Port Maketu, April 21st, 1864. Sir, — I have the honor to report to you an engagement with the East Coast natives at Why-hee, two miles from the fort at Maketu, in which about 110 men of the force under my command were engaged. An ambuscade was laid near the ford at Why-hee this morning; and at least 50 rebels opened lire on Ensign Way (3rd Waikato Regiment), Private Key (43rd Light Infantry), and myself, when we were crossing the river at 10 a.m., in a canoe. The rebels were certainly not above 50 yards distant at the time, and I consider our escape as most providential and wonderful. They pursued us across the ford, on our jumping out of the canoe into the water, and followed us, yelling and firing, till we got into the bush and escaped. [25]

Image © and courtesy of Alexander Turnbull Library
Little Waihi, Sketch Map of Military Action, April 1864 [26]

With that ignominious thwarting of their day's activities, Colvile issued orders to send "a picket of 50 men directly," and then had to retire to his tent for half an hour to recover his composure. Way had collapsed in the fern, completely exhausted but, after administration of a "stimulant" - perhaps a little brandy - recovered enough to return to the fray. Further troops were sent down to the rifle pits which had previously been dug on the near side of the estuary, but the East Coast natives, estimated at some 300 strong, had re-crossed the ford and established themselves in the protective sandhills of Pukehina, resulting in a standoff [23]. Fighting continued back and forth across the estuary for almost a week, with some casualties, but no permanent advances on either side, so Colvile sent a message with Retreat Tapsell, then a Sergeant in the Armed Constabulary, to Colonel Booth in Tauranga, requesting assistance [27].

Gunboats were sent down from Tauranga on 27 April and, after taking aboard Ensign Langlands to direct the shelling, succeeded in routing the enemy from their positions.

Their retreat became a run over the sand hills. H.M.S.S. 'Falcon' and the 'Sandfly,' steamed in hot pursuit, shelling them as they went ... The detachment of the Colonial Defence Corps and Forest Rangers crossed the Waihi river, with about 250 natives of the Arawas, about 4 p.m., 100 of the same tribe having gone in hot pursuit some time before, catching up the rear of the enemy and killing two. [28]

Te Arawa warriors, accompanied by MacDonnell and other from the colonial forces, pursued the enemy down the coast past Otamarakau as far as Matata on the 28th, killing many, although not without casualties. By that evening, the enemy had scattered and the troops were all back at Maketu, tending to the wounded and burying the dead [28].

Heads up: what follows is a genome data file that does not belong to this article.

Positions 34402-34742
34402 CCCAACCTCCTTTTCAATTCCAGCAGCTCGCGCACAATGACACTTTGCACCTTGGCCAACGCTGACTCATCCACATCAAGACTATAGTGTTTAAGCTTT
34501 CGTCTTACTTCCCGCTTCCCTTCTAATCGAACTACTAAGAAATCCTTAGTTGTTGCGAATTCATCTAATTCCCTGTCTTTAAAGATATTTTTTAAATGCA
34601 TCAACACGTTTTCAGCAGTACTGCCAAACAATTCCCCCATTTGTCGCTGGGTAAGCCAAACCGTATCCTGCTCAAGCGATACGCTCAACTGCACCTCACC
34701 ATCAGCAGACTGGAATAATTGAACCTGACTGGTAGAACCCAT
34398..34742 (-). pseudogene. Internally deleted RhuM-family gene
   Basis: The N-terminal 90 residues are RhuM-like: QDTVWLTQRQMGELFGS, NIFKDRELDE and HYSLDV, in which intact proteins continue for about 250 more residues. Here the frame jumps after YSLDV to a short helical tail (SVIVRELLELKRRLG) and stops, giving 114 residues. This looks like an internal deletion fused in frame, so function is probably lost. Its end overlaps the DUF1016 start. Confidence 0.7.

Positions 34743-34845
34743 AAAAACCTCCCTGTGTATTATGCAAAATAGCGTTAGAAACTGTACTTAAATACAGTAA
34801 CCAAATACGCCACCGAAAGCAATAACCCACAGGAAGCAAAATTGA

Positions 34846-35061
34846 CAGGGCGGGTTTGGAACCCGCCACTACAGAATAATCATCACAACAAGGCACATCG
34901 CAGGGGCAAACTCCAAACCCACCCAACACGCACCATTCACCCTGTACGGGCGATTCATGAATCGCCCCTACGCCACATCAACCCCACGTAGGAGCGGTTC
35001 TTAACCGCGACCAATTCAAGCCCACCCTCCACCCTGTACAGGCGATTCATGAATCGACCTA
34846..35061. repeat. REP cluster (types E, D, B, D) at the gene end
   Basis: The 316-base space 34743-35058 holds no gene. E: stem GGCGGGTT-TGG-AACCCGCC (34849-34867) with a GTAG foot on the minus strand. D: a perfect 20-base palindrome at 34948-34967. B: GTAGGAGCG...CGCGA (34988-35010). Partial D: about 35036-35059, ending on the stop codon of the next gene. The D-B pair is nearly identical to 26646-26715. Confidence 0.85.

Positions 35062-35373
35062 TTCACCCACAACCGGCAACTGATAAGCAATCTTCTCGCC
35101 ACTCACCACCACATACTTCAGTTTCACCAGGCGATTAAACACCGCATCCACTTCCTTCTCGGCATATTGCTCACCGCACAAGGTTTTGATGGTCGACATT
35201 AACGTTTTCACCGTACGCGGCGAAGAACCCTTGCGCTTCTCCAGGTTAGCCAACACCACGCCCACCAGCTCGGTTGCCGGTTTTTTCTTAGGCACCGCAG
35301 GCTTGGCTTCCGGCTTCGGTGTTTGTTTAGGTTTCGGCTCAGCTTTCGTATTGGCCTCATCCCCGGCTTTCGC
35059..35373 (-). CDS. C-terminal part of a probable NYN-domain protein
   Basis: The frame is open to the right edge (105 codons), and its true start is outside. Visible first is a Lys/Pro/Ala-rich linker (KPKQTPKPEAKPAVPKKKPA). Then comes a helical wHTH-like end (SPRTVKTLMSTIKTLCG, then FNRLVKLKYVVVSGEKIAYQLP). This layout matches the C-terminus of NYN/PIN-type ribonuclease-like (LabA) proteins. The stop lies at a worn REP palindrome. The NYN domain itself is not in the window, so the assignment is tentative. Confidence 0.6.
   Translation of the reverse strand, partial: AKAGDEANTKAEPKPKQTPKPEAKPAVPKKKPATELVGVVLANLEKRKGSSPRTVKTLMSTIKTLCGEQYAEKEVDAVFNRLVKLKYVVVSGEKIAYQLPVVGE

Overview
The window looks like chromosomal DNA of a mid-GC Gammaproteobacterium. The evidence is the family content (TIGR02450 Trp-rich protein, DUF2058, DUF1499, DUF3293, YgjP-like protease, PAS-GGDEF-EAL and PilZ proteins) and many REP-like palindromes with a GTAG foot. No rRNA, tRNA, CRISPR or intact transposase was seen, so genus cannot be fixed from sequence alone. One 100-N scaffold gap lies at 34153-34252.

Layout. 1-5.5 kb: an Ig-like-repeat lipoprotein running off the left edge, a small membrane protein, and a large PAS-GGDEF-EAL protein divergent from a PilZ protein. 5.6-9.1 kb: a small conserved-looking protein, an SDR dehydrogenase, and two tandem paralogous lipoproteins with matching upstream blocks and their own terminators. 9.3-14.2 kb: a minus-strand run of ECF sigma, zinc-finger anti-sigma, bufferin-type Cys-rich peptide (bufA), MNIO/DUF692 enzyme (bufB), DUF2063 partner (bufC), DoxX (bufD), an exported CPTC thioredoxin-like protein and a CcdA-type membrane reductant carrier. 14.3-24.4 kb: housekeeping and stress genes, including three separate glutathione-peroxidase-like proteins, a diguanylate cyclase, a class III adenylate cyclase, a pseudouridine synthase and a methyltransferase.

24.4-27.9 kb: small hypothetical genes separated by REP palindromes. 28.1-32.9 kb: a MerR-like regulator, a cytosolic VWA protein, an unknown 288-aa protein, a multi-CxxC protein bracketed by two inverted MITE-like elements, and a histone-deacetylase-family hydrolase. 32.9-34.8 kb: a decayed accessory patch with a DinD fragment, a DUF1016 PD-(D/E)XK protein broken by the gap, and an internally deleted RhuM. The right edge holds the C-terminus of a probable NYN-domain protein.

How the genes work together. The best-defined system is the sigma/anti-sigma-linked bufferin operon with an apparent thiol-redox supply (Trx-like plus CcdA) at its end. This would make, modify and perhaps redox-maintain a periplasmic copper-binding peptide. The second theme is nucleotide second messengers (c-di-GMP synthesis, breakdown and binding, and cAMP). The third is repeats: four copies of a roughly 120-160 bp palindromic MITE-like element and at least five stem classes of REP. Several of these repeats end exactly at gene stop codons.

Continued in Part 3: Massacre at Te Ranga


[15] Digital Photograph of Monmouth Redoubt, taken by Brett Payne with Kodak DX7590, 24 November 2010.

[16] Anon (1864) The War in Auckland, Auckland: Daily Southern Cross, Vol XX, Issue 2110, 25 April 1864, Courtesy of Papers Past, National Library of New Zealand.

[17] Belich, James (1988) The New Zealand Wars and the Victorian Interpretation of Racial Conflict, Auckland: Penguin Books, 396p.

[18] Colvile's Redoubt at Maketu, 1864, Watercolour (142 x 226mm) by H.M.L. Atcherley, Alexander Turnbull Library ID: A-196-009, Courtesy of Timeframes.

[19] Piercy, J.J. (2005) The War of 1864 and its Aftermath, Historical Review, Vol. 53, Issue 2, p. 56-65, Tauranga Historical Society.

[20] Photograph of Fort Colvile (or Pukemaire Pa) viewed from the south-east, Undated, Print by unidentified photographer, Auckland City Library.

[21] Digital Photograph of Little Waihi, from the sand hills on the Pukehina spit, taken by Brett Payne with Kodak DX7590, 30 December 2010.

[22] Annotated oblique view of the Maketu Peninsula, Adapted and accessed from Google Earth, 15 February 2011.

[23] Anon (1864) Maketu. (From our Special Correspondent), Auckland: Daily Southern Cross, Vol XX, Issue 2114, p.3-4, 29 April 1864, Courtesy of Papers Past, National Library of New Zealand.

[24] Digital Photograph of Little Waihi, from the Maketu tableland, taken by Brett Payne with Kodak DX7590, 30 December 2010.

[25] Anon (1864) News from Tauranga, Wellington: Wellington Independent, Vol XIX, Issue 2054, p.5, 28 April 1864, Courtesy of Papers Past, National Library of New Zealand.

[26] Sketch map of military action near Little Waihi, Bay of Plenty, April 1864, by Thomas McDonnell, Pencil on paper, scale not given (203 x 330mm), Alexander Turnbull Library ID: MapColl-832.16hkm/1864/Acc.51976, Courtesy of Timeframes.

[27] Arawa (1937) Historic Maketu: Bledisloe Park and its Associations, The New Zealand Railway Magazine, Vol. 12, No. 7, p.37-38, Wellington: New Zealand Government Railways Department, New Zealand Electronic Text Centre, Victoria University of Wellington.

[28] Anon (1864) The War in Auckland. Maketu, Auckland: Daily Southern Cross, Vol XX, Issue 2121, p.5, 7 May 1864, Courtesy of Papers Past, National Library of New Zealand.


  1. Fascinating. Just today I finished reading an article about Custer and his troops so your story became quite vivid for me.

  2. Thank you, T+L, part 3 on its way :-) Regards, Brett